<p>The heroism and holiness of these people, however, is inferred from the whole family atmosphere around Mary in the Scriptures. Whether we rely on the legends about Mary’s childhood or make guesses from the information in the Bible, we see in her a fulfillment of many generations of prayerful persons, herself steeped in the religious traditions of her people. </p><p>The strong character of Mary in making decisions, her continuous practice of prayer, her devotion to the laws of her faith, her steadiness at moments of crisis, and her devotion to her relatives—all indicate a close-knit, loving family that looked forward to the next generation even while retaining the best of the past. </p><p>Joachim and Anne—whether these are their real names or not—represent that entire quiet series of generations who faithfully perform their duties, practice their faith and establish an atmosphere for the coming of the Messiah, but remain obscure.</p> American Catholic Blog My hope is that my children reach beyond me in character. I don’t want to be their moral ceiling. That makes me responsible to guide and discipline them in directions I don’t always follow. And above all, to show them mercy for their human frailty, as I ask them to show me that same mercy for mine.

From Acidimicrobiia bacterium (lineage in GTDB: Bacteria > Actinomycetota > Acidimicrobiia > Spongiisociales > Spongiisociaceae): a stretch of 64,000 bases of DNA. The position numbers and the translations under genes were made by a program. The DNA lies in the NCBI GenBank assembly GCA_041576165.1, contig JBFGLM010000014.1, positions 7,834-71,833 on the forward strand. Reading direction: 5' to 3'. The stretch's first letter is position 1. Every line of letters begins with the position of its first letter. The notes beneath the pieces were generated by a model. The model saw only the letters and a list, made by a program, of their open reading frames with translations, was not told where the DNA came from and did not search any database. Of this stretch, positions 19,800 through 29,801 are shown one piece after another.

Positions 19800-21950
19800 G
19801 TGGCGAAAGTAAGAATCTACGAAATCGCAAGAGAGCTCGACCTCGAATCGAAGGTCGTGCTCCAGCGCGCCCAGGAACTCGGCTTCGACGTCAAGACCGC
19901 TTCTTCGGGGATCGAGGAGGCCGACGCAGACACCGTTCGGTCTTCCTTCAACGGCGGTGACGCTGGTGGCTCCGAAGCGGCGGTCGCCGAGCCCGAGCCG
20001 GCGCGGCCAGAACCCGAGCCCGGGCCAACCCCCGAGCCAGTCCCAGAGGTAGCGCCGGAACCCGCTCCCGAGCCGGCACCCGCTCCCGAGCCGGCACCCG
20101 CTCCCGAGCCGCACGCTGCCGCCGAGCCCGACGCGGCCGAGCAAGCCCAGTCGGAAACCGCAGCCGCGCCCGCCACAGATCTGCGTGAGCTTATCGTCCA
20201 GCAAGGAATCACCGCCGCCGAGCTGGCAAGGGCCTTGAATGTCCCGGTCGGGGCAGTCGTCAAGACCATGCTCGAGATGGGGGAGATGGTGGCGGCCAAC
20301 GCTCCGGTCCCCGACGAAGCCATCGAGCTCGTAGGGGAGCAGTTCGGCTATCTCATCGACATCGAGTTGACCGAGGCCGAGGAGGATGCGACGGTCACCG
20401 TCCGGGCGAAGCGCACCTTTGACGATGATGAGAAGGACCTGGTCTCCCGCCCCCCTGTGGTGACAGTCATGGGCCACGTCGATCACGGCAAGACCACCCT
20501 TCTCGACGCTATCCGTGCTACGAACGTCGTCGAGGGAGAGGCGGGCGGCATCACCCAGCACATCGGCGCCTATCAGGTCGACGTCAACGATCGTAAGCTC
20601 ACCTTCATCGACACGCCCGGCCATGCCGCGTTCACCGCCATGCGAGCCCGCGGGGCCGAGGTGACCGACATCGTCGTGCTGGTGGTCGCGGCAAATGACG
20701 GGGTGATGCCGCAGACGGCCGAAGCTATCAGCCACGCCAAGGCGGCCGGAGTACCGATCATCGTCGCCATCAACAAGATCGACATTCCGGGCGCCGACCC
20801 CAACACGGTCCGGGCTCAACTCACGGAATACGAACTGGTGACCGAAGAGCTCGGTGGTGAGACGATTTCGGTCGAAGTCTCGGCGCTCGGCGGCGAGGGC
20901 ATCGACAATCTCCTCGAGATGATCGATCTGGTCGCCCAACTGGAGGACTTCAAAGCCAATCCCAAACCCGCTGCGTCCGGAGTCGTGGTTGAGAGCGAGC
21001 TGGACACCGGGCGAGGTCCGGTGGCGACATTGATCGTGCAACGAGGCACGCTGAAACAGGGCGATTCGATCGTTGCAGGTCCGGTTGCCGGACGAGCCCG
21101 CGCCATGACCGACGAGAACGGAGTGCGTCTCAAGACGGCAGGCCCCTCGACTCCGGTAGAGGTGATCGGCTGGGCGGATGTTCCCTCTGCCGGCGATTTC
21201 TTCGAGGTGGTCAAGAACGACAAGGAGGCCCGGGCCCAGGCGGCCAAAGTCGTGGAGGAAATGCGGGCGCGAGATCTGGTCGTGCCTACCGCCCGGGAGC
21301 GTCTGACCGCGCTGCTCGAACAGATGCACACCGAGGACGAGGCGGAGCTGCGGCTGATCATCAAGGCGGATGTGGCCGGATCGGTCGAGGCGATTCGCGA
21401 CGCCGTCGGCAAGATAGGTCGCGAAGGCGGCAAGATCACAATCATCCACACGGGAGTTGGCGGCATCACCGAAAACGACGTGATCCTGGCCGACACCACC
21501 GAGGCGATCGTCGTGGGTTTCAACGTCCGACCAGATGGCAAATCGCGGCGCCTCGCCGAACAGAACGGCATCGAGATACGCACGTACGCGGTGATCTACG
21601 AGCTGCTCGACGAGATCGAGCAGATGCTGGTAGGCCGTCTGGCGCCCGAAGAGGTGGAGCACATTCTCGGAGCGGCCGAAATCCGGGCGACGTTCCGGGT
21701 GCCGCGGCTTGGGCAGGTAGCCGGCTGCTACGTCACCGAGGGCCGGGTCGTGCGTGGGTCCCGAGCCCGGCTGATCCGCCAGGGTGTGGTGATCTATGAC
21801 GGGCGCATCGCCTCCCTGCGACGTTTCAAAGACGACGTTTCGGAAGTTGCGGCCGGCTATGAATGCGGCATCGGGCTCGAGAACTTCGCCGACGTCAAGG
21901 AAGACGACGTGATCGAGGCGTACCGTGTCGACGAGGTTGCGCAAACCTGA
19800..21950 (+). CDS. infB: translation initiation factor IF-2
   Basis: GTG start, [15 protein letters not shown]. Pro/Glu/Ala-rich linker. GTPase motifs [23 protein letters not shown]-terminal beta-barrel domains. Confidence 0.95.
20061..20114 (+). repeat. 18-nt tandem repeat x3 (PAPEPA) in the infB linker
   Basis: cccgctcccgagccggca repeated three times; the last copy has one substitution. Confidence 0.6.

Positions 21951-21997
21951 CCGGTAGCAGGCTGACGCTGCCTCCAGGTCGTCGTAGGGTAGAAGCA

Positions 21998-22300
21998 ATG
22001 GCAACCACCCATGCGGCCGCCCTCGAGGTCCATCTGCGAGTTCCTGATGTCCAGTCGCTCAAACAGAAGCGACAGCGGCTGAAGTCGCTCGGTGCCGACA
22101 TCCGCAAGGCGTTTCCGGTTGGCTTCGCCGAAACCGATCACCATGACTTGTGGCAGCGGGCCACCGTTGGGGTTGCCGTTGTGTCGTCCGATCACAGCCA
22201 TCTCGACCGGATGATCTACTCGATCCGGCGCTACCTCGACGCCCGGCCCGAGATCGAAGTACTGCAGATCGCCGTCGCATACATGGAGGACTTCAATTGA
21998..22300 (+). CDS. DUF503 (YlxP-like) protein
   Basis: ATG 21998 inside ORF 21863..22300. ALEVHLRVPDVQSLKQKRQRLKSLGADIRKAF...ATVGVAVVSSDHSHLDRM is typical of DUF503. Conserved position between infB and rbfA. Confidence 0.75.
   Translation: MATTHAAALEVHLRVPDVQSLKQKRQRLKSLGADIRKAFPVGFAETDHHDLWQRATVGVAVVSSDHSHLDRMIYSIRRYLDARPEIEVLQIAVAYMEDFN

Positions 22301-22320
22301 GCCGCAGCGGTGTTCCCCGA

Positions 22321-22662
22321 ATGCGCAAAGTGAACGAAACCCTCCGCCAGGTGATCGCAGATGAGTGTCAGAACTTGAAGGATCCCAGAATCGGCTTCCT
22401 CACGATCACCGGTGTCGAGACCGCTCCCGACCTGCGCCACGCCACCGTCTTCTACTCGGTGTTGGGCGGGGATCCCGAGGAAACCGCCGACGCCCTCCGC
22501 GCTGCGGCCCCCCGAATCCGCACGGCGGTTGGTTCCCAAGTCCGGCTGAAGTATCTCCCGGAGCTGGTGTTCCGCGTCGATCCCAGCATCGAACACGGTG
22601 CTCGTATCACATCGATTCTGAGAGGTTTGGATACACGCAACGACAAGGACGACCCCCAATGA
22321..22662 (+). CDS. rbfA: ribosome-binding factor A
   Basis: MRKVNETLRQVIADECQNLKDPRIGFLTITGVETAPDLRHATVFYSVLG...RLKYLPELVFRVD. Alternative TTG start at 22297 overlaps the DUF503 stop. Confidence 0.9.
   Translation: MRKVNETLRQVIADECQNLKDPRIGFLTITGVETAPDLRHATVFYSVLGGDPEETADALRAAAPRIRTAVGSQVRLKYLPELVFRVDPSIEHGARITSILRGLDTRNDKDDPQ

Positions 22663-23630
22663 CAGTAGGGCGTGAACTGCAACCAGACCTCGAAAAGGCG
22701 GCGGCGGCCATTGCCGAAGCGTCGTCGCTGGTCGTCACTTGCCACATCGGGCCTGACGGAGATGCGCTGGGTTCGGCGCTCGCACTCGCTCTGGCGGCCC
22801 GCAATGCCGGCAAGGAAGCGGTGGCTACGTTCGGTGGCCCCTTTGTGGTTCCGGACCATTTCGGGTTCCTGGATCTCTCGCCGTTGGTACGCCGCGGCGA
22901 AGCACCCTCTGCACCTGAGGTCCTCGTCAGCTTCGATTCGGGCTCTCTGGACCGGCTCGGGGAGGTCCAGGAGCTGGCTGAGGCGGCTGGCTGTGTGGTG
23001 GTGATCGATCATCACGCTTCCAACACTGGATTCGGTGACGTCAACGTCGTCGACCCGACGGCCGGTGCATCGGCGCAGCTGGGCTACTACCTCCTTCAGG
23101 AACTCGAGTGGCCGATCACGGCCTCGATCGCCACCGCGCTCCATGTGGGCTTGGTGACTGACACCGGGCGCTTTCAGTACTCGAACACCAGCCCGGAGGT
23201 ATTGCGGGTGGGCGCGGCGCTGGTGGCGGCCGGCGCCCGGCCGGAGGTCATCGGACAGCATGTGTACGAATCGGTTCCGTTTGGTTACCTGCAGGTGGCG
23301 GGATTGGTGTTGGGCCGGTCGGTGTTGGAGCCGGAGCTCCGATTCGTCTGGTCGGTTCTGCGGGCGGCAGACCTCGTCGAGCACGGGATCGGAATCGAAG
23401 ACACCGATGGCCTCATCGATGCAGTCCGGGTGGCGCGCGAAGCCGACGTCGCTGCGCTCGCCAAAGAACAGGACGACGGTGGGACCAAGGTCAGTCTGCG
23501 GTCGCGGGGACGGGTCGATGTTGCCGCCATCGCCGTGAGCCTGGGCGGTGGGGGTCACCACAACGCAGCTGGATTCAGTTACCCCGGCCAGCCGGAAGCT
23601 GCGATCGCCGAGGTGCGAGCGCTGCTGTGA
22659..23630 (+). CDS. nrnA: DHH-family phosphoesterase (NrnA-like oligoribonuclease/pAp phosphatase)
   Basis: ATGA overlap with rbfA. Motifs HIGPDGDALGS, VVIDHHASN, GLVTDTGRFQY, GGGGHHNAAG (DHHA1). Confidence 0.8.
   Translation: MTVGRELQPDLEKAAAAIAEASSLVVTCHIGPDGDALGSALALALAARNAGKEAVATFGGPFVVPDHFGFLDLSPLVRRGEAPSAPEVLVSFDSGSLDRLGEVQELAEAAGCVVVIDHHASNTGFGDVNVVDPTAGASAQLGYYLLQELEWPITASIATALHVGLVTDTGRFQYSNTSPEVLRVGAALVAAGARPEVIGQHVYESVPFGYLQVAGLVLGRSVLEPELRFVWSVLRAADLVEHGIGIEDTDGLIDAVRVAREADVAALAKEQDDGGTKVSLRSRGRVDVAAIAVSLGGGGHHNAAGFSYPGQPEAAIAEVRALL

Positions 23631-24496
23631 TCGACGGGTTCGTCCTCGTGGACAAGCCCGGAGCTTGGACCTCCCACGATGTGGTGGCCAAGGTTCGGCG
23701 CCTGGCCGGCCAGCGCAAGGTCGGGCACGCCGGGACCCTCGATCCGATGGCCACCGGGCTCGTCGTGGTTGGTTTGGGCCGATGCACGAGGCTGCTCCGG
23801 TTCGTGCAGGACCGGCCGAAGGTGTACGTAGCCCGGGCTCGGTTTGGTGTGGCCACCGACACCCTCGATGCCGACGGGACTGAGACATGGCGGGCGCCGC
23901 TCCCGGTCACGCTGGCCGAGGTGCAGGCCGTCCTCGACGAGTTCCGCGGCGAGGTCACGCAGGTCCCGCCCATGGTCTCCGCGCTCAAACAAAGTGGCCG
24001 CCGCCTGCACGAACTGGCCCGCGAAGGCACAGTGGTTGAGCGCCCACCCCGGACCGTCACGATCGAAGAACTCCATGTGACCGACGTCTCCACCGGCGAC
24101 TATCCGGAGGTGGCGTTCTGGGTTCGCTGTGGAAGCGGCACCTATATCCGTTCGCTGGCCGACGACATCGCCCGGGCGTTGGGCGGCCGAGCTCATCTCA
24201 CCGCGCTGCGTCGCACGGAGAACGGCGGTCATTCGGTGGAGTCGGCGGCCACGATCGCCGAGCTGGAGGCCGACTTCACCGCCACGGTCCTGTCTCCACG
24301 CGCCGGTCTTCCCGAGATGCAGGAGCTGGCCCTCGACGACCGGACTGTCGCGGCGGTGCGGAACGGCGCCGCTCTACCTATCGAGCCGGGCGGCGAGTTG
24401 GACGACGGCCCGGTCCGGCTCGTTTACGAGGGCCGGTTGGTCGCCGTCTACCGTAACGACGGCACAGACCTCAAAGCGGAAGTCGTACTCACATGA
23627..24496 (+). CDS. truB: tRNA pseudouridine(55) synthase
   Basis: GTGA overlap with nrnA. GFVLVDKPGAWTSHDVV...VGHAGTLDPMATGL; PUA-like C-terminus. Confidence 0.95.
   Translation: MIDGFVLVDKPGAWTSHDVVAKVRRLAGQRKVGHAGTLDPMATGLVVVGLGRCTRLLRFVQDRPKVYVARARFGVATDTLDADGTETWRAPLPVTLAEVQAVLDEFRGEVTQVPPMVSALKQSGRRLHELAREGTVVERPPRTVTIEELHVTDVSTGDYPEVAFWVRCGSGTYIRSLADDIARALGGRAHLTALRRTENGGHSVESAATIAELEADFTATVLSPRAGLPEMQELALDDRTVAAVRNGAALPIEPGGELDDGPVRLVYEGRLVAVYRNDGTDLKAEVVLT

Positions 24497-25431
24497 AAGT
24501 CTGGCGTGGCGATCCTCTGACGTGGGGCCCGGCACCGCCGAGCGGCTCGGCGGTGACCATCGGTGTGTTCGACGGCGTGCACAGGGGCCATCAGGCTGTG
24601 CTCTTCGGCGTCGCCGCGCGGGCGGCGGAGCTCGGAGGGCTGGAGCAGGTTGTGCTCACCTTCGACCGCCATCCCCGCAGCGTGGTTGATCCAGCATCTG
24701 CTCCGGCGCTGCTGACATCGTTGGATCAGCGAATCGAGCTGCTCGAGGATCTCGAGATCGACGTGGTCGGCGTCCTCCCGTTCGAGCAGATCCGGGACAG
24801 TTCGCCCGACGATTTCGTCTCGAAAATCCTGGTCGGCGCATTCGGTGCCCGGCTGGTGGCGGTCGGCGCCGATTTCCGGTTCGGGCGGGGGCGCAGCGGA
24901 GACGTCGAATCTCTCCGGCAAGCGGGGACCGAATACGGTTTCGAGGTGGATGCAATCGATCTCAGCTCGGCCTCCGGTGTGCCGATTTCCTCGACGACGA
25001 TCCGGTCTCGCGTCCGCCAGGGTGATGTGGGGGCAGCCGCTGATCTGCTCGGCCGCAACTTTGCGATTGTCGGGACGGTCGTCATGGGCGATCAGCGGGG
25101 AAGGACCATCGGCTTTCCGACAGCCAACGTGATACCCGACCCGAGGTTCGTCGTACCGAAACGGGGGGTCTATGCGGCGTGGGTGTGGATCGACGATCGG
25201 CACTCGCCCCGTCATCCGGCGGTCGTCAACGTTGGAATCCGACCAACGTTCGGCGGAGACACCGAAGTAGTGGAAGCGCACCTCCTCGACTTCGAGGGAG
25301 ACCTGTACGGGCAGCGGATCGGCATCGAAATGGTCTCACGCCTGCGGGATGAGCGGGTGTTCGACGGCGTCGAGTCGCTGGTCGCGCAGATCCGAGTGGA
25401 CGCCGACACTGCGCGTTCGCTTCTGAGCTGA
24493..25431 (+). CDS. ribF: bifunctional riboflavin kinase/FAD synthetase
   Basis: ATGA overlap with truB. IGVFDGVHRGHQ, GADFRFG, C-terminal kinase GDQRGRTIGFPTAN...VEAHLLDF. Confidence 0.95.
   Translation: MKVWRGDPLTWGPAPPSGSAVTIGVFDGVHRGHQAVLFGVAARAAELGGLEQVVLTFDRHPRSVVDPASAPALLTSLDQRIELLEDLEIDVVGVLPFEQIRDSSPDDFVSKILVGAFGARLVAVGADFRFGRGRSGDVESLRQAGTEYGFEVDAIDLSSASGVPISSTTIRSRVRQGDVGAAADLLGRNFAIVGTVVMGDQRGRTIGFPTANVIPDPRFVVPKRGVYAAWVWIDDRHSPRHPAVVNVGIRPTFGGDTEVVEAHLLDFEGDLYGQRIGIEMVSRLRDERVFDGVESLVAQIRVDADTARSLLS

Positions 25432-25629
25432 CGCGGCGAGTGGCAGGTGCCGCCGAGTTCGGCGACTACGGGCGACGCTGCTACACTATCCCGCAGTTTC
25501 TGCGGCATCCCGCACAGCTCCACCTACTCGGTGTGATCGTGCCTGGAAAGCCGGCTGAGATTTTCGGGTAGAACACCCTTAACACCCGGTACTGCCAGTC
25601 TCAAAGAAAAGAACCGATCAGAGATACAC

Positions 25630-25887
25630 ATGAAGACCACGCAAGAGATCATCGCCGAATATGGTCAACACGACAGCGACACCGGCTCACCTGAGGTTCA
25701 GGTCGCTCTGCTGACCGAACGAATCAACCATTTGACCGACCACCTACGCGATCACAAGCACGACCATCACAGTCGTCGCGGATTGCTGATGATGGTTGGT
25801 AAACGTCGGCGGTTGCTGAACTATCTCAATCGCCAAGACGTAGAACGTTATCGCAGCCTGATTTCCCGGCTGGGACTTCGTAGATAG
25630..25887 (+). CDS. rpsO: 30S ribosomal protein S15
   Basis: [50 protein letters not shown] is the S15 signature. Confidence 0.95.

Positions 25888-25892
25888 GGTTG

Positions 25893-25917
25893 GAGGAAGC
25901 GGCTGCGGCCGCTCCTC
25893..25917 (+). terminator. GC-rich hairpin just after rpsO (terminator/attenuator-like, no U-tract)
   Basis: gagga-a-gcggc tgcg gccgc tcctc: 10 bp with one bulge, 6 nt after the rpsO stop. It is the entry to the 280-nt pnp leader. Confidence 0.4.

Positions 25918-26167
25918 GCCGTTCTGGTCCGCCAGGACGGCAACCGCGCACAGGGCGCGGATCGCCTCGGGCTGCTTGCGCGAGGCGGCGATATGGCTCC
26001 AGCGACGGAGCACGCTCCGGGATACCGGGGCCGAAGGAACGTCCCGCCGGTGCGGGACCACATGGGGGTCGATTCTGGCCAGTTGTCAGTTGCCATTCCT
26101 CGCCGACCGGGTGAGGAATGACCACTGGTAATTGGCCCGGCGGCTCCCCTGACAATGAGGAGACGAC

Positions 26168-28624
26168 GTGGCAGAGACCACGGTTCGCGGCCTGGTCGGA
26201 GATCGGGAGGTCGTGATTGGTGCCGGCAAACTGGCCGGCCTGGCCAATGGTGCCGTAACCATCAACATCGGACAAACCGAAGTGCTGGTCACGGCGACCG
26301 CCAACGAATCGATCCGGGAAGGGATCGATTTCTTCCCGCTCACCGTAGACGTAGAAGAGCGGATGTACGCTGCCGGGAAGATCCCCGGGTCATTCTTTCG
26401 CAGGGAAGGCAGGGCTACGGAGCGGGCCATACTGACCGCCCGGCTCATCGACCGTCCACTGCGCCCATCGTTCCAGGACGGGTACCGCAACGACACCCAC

Be a Friar today

 
CATHOLIC GREETINGS
Sts. Joachim and Anne
Tell your grandparents what they mean to you with this Catholic Greetings e-card.

Name Day
No e-card for their patron? Don't worry, a name day greeting fills the bill!

World Youth Day
The 2016 WYD theme is “Blessed are the merciful, for they will receive mercy.”

St. Bridget of Sweden
Let someone know that you're inspired by St. Bridget's life with a feast day e-card.

World Youth Day
The 2016 WYD theme is “Blessed are the merciful, for they will receive mercy.”




Come find us at: Facebook | St. Anthony Messenger magazine Twitter | American Catholic YouTube | American Catholic


An AmericanCatholic.org Site from the Franciscans and Franciscan Media Copyright © 1996 - 2016